Wednesday, March 4, 2009

Fourth online class photo assignment critique by my teacher, Carol.

CRITIQUE: Linda Jeffers
Photo assignment: GARAGE ART

1. Aaaaaaaa!
Ha! Why do we think this is funny? Because
we're so stupid that we need a warning label
that we might fall off a ladder?
I'm quite impressed with your photo. For
starters, our eye immediately goes to the bright
white label on the left. We then follow the
guy's ladder up to the word "DANGER" and
then (and this is so cool) our eye notices the
three bolts in the upper right. The movement in
your photo goes from the warning label, up to
the bolts, then down, across the aluminum step,
back to the label again. Our "ride" is a big
triangle. Ta da!
The other thing I'm impressed with is your
choice of depth of field. You selected an
aperture that would put the top part of the label
in focus, yet still enable us to read the bottom
of the label. Your depth of field is relatively
shallow, but it is such that the top part of the
label is sharp. The rest of the photo is blurred,
but that's okay because we know what we're
looking at.
Most importantly, you created a solid, very obvious focal point -- the label.
By throwing everything else out of focus except the top part of the label,
you concentrate all of our attention on the sharp part, just what you wanted.
How have you gotten so clever with photography in such a short time?
You have gone from snapshots to photographs in what, less than a year or
so? Amazing. You're scary.

Oh, baby! This is so very cool.
We could almost be looking at a
waterfall here. Once again you've
used selective focus/shallow
depth of field to focus our
attention right where you want it
— where the bristles leave the
The only part of your photo that's
sharp (at first glance) is that little
triangular bit of space in the
upper left. So naturally, that's
where our eye goes. Once there,
we follow the gently bending repeating patterns of the bristles. They
take us diagonally through your picture, and then we have a triangular
bit of red bristles in the lower right. And those bristles look relatively
sharp! They therefore echo the triangle you created upper left. Wow.
Okay, so here's my question. If you're working with a relatively wideopen
aperture for very little depth of field, very little in focus from front
to back, how did you keep the red bristles sharp? We would expect the
top left part to be sharp. Everything goes soft as we leave that part of the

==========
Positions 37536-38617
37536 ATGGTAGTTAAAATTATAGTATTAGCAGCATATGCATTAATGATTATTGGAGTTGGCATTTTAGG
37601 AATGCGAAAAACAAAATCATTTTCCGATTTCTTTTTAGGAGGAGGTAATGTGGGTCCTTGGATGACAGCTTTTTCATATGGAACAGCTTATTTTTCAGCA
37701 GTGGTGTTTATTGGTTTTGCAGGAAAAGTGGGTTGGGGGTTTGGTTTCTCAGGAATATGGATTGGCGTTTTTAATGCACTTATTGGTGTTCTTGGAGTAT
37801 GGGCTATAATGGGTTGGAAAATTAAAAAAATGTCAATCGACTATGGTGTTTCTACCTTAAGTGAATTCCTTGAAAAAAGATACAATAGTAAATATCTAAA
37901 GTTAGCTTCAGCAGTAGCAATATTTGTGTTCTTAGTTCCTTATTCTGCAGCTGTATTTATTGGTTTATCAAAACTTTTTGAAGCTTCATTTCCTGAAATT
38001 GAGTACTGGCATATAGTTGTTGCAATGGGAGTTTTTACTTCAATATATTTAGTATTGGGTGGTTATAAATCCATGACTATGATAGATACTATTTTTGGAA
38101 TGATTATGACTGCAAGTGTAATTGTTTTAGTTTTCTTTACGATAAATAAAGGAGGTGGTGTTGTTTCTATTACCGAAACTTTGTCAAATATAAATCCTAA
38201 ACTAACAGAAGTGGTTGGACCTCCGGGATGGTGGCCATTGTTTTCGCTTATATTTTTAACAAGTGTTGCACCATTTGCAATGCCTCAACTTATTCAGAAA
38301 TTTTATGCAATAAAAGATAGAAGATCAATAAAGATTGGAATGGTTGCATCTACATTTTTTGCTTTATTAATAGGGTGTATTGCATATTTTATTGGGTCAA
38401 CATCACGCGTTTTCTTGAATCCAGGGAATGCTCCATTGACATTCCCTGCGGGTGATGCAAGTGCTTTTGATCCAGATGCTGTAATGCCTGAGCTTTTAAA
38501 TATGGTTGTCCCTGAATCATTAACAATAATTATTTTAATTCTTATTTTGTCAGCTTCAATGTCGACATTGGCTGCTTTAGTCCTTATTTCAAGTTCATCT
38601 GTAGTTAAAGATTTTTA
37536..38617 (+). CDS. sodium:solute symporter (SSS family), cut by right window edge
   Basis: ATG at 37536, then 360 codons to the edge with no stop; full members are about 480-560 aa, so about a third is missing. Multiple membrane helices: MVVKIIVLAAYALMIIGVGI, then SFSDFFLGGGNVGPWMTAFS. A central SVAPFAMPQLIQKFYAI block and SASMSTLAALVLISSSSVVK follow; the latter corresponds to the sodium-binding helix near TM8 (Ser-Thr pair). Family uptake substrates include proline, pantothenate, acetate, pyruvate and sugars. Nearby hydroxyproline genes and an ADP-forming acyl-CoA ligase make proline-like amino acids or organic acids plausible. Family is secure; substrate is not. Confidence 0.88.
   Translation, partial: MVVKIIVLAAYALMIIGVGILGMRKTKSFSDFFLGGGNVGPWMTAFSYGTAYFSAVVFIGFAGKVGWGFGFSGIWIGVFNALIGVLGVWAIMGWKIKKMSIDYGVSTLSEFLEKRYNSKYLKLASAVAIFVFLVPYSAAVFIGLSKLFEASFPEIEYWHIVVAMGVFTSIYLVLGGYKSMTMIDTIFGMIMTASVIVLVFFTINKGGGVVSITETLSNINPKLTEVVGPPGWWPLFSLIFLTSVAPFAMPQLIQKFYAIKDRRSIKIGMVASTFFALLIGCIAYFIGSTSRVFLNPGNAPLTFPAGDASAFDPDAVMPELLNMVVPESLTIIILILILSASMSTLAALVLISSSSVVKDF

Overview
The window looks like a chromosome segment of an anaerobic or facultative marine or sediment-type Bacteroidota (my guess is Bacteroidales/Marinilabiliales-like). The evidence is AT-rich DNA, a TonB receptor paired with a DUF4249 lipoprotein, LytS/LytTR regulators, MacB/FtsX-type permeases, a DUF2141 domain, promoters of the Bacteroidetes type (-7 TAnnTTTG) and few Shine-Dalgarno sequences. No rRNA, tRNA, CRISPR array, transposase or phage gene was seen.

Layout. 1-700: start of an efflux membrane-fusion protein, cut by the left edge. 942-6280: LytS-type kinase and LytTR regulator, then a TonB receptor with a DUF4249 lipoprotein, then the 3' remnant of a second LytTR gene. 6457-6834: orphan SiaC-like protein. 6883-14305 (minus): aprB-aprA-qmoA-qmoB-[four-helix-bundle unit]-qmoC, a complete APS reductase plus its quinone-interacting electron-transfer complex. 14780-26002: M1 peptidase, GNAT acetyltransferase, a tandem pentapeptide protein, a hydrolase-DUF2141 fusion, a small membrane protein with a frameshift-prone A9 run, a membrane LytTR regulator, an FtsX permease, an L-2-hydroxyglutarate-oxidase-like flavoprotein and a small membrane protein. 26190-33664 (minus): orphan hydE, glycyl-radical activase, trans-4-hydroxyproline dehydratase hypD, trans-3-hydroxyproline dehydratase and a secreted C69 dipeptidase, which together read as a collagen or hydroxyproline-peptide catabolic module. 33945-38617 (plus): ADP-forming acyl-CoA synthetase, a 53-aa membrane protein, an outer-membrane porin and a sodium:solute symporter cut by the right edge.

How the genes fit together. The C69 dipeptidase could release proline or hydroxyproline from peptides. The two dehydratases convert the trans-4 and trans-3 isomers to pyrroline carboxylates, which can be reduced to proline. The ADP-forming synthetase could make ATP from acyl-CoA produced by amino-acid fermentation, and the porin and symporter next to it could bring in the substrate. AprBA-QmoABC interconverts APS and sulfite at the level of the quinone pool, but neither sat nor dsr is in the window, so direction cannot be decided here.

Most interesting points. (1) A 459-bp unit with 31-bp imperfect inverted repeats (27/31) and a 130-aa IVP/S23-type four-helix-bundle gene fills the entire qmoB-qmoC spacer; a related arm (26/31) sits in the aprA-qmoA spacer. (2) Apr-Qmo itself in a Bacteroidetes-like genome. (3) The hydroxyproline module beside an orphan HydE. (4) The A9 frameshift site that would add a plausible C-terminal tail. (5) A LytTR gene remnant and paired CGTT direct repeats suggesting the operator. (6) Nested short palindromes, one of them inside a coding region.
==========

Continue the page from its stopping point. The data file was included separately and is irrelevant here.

shot. Until we hit the red triangle lower right. That, too, should be out of
focus. But nope, it's sharp.
I'm thinking that we could do this by taking two exposures -- one where
the top left is sharp, another where the bottom right is sharp. Then we combine them in
Photoshop and blend them so that just the sharp red bristles down below come through.
Enquiring minds want to know, so give it up, Linda! Let us know how you did this!

Carol Leigh
March 4, 2009

My response to Carol on my critique:

Thank you for my critique Carol, your compliment about moving from taking snapshots to photographs in a year means the world to me. Yeahhhhhh! Ah oh, pressure is on.
The Aaaaaaah photo.
I actually spent lots of time and took about a hundred different shots of each of the two photos I submitted. Nothing looked right, nothing felt right. I didn’t like the ladder and the background. I used late afternoon light, before the sun went down behind the San Jacinto mountains. I was in my front patio. I put on a 100mm macro lens and found I could eliminate the ugly background. I just kept trying to frame the ladder this way and that hoping I could find a way to make the ladder look like some form of art. I knew I wanted only 3 of the 5 bolts in the upper right hand corner and I knew I wanted the white ladder “danger” sign as the main focal point. I selected this photo as it was the best of the many, not knowing whether you would like it or not. What I did know was that I had learned a lot from spending that much time taking and viewing so many photos.
The Bending bristles photo.
Again, I used the 100 mm macro lens. The propped up broom in the front patio looked stupid. So I kept shooting… trying this and that angle and settled on a wide open shutter on a small portion of the broom where the bristles exited. I liked the tight waterfall look and I liked the triangles when I reviewed the photos on the LCD. But trying to get the focus looking ok because the focus was so shallow generated many more clicks of the shutter. You asked if I did anything tricky in Photoshop. Nope. I don’t even know how to take 2 photos and put them together I still don’t know how to take a good moon shot, cut it and paste it in another photo to replace a blown out moon. I believe the focal plane was the same distance away on the top left and bottom right red bristles and that’s why they are both in focus.

1 comment:

Anonymous said...

THANK YOU for taking the time to share your art with your readers. You are really flying and I am so excited for you!
Love and tailwinds,